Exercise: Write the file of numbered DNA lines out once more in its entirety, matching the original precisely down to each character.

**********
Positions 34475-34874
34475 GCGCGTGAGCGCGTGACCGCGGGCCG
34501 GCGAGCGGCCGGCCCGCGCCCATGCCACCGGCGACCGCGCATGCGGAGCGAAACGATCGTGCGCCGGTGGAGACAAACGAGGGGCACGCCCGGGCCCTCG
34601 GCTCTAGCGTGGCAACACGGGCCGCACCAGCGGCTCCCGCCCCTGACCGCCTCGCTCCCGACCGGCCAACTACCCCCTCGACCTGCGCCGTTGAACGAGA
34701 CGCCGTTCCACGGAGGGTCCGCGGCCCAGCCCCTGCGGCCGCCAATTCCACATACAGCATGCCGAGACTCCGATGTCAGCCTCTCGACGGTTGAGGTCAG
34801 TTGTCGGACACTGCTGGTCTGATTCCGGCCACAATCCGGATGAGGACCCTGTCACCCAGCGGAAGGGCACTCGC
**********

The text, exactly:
Positions 34475-34874
34475 GCGCGTGAGCGCGTGACCGCGGGCCG
34501 GCGAGCGGCCGGCCCGCGCCCATGCCACCGGCGACCGCGCATGCGGAGCGAAACGATCGTGCGCCGGTGGAGACAAACGAGGGGCACGCCCGGGCCCTCG
34601 GCTCTAGCGTGGCAACACGGGCCGCACCAGCGGCTCCCGCCCCTGACCGCCTCGCTCCCGACCGGCCAACTACCCCCTCGACCTGCGCCGTTGAACGAGA
34701 CGCCGTTCCACGGAGGGTCCGCGGCCCAGCCCCTGCGGCCGCCAATTCCACATACAGCATGCCGAGACTCCGATGTCAGCCTCTCGACGGTTGAGGTCAG
34801 TTGTCGGACACTGCTGGTCTGATTCCGGCCACAATCCGGATGAGGACCCTGTCACCCAGCGGAAGGGCACTCGC